The Tashkent Metro is comprised of three lines and 29 stations, and its track is 36.2 kilometers long.
The Tashkent Metro´s business hours are from 5:00 a.m. to 11:30 p.m., from Monday to Sunday.
The Tashkent Metro only accepts one form of payment: the use of tokens. Its price is of 1,200 UZS, which is equal to 0.15 USD.
Even though the Tashkent Metro does not have a direct connection to Tashkent´s International Airport, there are bus lines that do provide the service.
Tashkent is the capital of Uzbekistan, and it is also the most populated city of the country with its 2,485,000 inhabitants.
During its prime, when it was part of the extinct Soviet Union, it had become the metropolis of the highest importance of the Central Asia region. However, after the independence of the nation in 1991, its capital experienced big economical, cultural, and architectonic changes.
Tashkent has a wide array of cultures, ethnicities, and religions. In 2007, it was recognized as the Cultural Capital of the Muslim World due to its high number of historical mosques and other important Islamic places.
The city has had a stable demographic growth, even after its separation from the USSR. As a consequence, it has been facing a growing demand of services by its inhabitants.
An example is the creation of the Tashkent Metro, which is an answer to the transportation needs of its citizens. The construction of this system began during the beginning of the 70s, and ended on 1977, being inaugurated on November 6th of that year.
The works to complete the project were affected by the unique conditions of Tashkent´s underground soil, characterized by being soft and sinuous. However, the structure is currently 36.2 kilometers long, and it has 29 stations that are spread throughout three lines.
The Tashkent Metro has three commercial lines, which can be recognized on the system´s maps due to their different colors. These three lines in conjunction have a total road length of 36.2 kilometers, in which 29 stations are built. The lines are designed in such a way that the northern and southern sectors of the capital communicate with each other, as well as with the business district area.
The lines and stations of the metro will be described below:
It is the first line of the system, being inaugurated on 1977 to offer transportation to the districts at the south of the city towards the downtown area and, afterwards, to the west of Tashkent. It has 15.5 kilometers of length and 12 stations.
The metro´s blue line was built during the decade of 80s with the goal of uniting the northeastern and eastern districts of the city with the downtown area. It is comprised of a 14.3 kilometer-long road, in which 11 stations are spread throughout.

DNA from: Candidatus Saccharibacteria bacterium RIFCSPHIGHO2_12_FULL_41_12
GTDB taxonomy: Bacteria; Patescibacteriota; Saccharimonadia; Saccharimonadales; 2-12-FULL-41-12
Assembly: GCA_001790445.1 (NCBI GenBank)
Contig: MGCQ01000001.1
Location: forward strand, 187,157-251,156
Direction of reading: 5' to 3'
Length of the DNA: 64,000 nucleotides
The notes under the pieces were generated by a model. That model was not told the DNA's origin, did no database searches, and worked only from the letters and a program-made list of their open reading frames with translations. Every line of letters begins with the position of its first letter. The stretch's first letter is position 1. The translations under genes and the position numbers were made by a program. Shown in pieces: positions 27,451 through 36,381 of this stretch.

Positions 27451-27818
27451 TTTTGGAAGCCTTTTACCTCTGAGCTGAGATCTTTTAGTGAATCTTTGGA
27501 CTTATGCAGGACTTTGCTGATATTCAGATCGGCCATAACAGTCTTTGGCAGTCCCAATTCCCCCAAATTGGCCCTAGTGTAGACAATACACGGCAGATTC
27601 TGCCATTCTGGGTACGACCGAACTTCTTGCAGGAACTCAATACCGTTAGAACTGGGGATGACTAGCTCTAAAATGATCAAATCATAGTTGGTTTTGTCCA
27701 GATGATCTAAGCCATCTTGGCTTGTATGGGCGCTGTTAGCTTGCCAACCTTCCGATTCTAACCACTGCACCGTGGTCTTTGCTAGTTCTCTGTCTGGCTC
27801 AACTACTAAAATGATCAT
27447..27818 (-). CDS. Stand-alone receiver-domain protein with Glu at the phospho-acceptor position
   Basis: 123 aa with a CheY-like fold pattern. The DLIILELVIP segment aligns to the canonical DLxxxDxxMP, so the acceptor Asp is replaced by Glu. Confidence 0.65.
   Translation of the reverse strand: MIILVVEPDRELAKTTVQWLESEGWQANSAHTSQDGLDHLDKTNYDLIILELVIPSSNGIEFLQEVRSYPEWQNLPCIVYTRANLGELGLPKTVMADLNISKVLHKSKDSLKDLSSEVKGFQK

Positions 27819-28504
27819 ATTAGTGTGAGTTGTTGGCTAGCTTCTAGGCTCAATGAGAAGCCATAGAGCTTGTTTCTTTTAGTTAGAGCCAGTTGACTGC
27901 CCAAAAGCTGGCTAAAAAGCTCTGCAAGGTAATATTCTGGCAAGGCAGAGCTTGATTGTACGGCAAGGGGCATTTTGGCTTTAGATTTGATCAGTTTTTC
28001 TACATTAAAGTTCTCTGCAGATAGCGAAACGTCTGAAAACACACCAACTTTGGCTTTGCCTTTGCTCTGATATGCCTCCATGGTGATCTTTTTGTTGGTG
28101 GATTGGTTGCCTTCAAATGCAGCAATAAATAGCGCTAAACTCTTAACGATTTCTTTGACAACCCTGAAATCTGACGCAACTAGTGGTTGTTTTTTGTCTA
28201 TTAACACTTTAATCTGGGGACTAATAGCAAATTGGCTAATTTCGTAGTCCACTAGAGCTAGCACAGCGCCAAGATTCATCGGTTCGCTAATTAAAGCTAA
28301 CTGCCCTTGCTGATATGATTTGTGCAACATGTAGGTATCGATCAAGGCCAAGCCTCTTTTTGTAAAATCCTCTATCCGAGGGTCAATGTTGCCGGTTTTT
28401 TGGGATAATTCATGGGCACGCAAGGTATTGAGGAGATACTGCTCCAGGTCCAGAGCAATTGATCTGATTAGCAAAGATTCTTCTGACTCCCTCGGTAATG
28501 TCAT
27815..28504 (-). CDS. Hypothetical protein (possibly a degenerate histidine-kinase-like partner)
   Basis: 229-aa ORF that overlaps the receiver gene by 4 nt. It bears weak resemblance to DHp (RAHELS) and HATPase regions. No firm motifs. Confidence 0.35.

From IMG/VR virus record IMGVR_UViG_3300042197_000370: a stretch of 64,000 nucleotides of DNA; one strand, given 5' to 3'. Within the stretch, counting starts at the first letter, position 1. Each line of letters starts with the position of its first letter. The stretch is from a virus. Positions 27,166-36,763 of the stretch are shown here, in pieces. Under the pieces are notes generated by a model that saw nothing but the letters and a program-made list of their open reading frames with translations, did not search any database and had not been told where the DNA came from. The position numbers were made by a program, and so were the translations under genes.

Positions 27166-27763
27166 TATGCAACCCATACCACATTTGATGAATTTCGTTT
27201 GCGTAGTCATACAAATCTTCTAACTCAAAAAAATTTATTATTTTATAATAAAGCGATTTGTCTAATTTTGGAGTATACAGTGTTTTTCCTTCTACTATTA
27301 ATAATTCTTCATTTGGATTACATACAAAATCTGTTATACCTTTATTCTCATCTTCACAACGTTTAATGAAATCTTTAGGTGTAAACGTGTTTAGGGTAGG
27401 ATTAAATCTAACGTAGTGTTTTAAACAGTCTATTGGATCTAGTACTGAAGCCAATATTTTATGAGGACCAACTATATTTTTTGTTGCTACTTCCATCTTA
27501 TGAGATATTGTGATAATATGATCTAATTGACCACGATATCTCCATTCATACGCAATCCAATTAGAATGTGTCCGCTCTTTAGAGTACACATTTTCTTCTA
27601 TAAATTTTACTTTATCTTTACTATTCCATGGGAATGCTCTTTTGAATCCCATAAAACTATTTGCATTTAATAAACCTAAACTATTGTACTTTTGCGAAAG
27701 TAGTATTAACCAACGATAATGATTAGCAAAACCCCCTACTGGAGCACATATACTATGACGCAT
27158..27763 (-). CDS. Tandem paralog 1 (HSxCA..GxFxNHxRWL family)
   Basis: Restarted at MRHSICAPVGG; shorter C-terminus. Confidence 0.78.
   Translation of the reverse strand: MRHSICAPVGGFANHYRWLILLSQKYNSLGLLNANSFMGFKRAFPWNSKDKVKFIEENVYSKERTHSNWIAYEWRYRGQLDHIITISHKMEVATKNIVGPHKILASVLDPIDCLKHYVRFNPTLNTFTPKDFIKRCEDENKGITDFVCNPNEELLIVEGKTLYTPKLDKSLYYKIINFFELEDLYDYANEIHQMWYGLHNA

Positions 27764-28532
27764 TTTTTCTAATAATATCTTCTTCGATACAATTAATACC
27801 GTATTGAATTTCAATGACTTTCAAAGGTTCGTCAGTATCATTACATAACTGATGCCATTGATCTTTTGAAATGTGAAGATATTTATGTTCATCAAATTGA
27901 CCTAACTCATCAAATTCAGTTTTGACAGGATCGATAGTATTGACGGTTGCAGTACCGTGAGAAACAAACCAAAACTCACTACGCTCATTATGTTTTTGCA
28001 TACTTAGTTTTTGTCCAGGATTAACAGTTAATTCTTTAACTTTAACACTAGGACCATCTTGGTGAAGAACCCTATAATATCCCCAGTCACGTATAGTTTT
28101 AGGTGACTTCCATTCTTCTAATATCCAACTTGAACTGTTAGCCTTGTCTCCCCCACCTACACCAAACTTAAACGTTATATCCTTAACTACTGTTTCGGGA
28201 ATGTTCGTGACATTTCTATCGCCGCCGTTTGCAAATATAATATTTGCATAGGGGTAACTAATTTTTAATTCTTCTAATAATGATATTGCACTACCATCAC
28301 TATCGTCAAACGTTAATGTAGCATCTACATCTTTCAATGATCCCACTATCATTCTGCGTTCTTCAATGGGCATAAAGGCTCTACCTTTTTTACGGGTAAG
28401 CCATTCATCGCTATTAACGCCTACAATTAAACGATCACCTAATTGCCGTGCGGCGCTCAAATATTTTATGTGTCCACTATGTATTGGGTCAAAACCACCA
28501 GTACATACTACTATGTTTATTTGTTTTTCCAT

The green line is the most recent line and, as a fun fact, it is also the smallest one of the system. It was inaugurated on the year 2001, and it only has six stations that are spread throughout the 6.4 kilometers of underground roads.
The Tashkent Metro has many connections with other public transportation systems on its stations. However, some stops do not have connections.
The transfers that you can make on the subway will be shown below:
The Tashkent Metro is open during most of the day. That means that it is convenient for the inhabitants of the city, even though it is not open all day long.
The stations open its doors and bring access to its users starting at 5:00 a.m. The rolling stock transits endlessly until 11:30 p.m., from Monday to Sunday. The subway offers service virtually all year long, with a few exceptions, such as days when maintenance or repairs are required.
The trains tend to arrive at the platforms each five minutes. However, during peak hours, the waiting times are reduced considerably, since they change to only two or three minutes.
Meanwhile, after 9:00 p.m., the units begin to decrease their frequency, reaching a waiting time of 10 minutes.
These frequency estimates only apply during weekdays, since, on weekends, as well as holidays, the vehicles arrive each five or 10 minutes all day long, even during peak hours.
The Tashkent Metro only accepts a single payment option to grant access to its facilities, which is the use of tokens.
Even though the use of tokens is quite convenient for some travelers, since they do not need to choose among a myriad of passes and subscription plans before travelling, it is also true that frequent users of the subway do not have any discounts available nor any of subscription that would best adjust to their needs.
The tokens are made of plastic and have a circular shape. They are usually blue, and have the metro´s logo on one of their sides, and the word “towkeht” on the other. The price of a token is of 1,200 UZS, which equal to 15 American dollar cents. They can be acquired at ticket booths located at stops.